Things are more complicated than this, however. Abkhazia and South Ossetia certainly depend on Russia. Their trade is oriented almost exclusively toward the north, and Russian financial assistance, especially via subsidized energy supplies, is the bedrock of their existence. Moreover, Russian bases support local economies, even outside the secessionist zones; closing them down without a plan for replacing the jobs lost would be disastrous. At the same time, residents of these regions remember the violent conflicts of the early 1990s and remain understandably wary of the central government. Over the past decade, they have built their own administrations, security forces, and -- most critically -- school systems, with little connection to the rest of the country. Shevardnadze did little to reach out to the average people in these peripheral regions or to restore their confidence in the recognized government. Reversing that practice should be one of the key criteria by which outside powers judge Saakashvili's leadership.

Thinking creatively about what a meaningfully united Georgia ought to look like, instead of simply condemning Russia's dark influence, is the best way forward. There are several ways to bring together the country's disparate regions and interests, provided someone dares to consider and implement them. Federations, confederations, condominiums, and various forms of limited sovereignty have never really been put on the table in Georgia, even though these solutions are already being discussed in other parts of eastern Europe and the former Soviet Union. Until now, the situation in Georgia has not been sufficiently dire for anyone -- at least not for anyone with real political power -- to worry about solving it.

Saakashvili has a chance to change Shevardnadze's dismal legacy. But that will require statesmanship in the purest sense of the word, including articulating a clear case for why residents of Abkhazia, South Ossetia, and any other part of the country should think of their future as lying within a state controlled by Tbilisi. Continued kvetching about territorial integrity and the nefarious designs of the Russian Federation will only alienate the secessionists further. In time, even Georgia's friends may come to wonder whether a country with fictitious borders and no plan for making them real is a country worth helping.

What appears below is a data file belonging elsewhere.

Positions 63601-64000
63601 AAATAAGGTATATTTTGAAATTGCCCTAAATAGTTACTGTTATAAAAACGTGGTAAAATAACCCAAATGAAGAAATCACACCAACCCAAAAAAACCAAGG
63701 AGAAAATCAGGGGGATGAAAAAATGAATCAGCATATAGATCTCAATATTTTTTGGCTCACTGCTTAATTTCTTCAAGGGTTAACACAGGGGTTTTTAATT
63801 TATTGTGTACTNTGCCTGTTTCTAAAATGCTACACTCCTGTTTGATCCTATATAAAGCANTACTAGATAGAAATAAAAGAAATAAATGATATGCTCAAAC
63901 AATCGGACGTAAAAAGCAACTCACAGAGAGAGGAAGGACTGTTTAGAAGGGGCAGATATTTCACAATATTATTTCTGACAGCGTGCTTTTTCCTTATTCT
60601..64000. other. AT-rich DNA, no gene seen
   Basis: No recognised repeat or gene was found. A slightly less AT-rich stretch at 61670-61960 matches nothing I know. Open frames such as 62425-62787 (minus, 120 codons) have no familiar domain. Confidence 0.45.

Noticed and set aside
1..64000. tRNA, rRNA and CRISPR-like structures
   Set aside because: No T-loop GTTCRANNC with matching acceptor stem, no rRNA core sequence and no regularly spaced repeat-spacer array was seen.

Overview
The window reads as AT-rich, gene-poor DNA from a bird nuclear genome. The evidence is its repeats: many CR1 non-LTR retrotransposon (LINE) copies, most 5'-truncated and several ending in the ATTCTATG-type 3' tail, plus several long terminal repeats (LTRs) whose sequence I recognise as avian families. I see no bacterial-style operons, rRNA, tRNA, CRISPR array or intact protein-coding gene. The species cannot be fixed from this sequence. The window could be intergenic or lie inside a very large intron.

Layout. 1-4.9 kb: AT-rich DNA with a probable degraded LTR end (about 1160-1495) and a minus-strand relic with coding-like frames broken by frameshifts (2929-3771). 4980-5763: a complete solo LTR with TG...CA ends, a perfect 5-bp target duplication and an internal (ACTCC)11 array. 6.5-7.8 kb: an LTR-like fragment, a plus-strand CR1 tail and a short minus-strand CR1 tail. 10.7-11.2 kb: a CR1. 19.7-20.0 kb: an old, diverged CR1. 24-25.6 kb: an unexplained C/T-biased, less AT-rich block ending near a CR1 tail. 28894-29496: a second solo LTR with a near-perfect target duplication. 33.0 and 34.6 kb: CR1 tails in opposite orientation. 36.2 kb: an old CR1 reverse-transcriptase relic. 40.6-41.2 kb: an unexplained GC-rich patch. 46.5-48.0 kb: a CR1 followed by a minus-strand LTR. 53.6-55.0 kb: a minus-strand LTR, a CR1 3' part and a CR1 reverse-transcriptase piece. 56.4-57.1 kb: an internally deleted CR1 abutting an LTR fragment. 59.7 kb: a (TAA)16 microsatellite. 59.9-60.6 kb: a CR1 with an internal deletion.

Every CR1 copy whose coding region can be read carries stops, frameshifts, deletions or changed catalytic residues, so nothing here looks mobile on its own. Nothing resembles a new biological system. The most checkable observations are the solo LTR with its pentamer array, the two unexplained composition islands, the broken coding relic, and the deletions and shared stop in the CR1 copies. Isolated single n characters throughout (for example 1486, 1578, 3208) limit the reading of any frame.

Georgia's strategic location and its pro-American foreign policy first helped put the country on the United States' radar screen. The government's weakness and Washington's fear that terrorists might set up camp in the country's mountain passes have kept it there. Money has flowed freely from Washington to Tbilisi for more than a decade, and U.S. soldiers have helped train the Georgian military. It is only recently, however, that the U.S. commitment to Georgia has come with meaningful admonitions about democracy, human rights, and the rule of law. Washington's growing honesty about the reality of Georgian politics helped bring about Shevardnadze's resignation. The United States should now help Georgia's new leadership think creatively about basic questions of sovereignty, territorial control, and institutional design. The central government must recognize the multiethnic and multireligious reality of the country. It must accept a decade of state-building in the secessionist regions and allow local governments to be empowered. If these efforts succeed, Georgia could well become the positive example for eastern Europe and Eurasia that observers have long hoped for.

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  • Charles King is Associate Professor of Foreign Service and Government at Georgetown University and author of The Black Sea: A History.